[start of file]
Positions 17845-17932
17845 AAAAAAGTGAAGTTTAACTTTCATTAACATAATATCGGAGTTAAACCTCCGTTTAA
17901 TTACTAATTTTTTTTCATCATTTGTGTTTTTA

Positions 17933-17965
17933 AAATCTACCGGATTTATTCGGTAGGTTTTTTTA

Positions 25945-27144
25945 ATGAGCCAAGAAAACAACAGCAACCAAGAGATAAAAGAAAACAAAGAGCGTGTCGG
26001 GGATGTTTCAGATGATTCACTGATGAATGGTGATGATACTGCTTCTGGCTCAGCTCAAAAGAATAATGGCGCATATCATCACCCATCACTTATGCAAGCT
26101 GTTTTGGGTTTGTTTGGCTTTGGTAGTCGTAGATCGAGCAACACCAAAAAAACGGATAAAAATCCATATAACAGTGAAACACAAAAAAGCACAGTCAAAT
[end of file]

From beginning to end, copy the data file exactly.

Positions 17845-17932
17845 AAAAAAGTGAAGTTTAACTTTCATTAACATAATATCGGAGTTAAACCTCCGTTTAA
17901 TTACTAATTTTTTTTCATCATTTGTGTTTTTA

Positions 17933-17965
17933 AAATCTACCGGATTTATTCGGTAGGTTTTTTTA

Positions 25945-27144
25945 ATGAGCCAAGAAAACAACAGCAACCAAGAGATAAAAGAAAACAAAGAGCGTGTCGG
26001 GGATGTTTCAGATGATTCACTGATGAATGGTGATGATACTGCTTCTGGCTCAGCTCAAAAGAATAATGGCGCATATCATCACCCATCACTTATGCAAGCT
26101 GTTTTGGGTTTGTTTGGCTTTGGTAGTCGTAGATCGAGCAACACCAAAAAAACGGATAAAAATCCATATAACAGTGAAACACAAAAAAGCACAGTCAAAT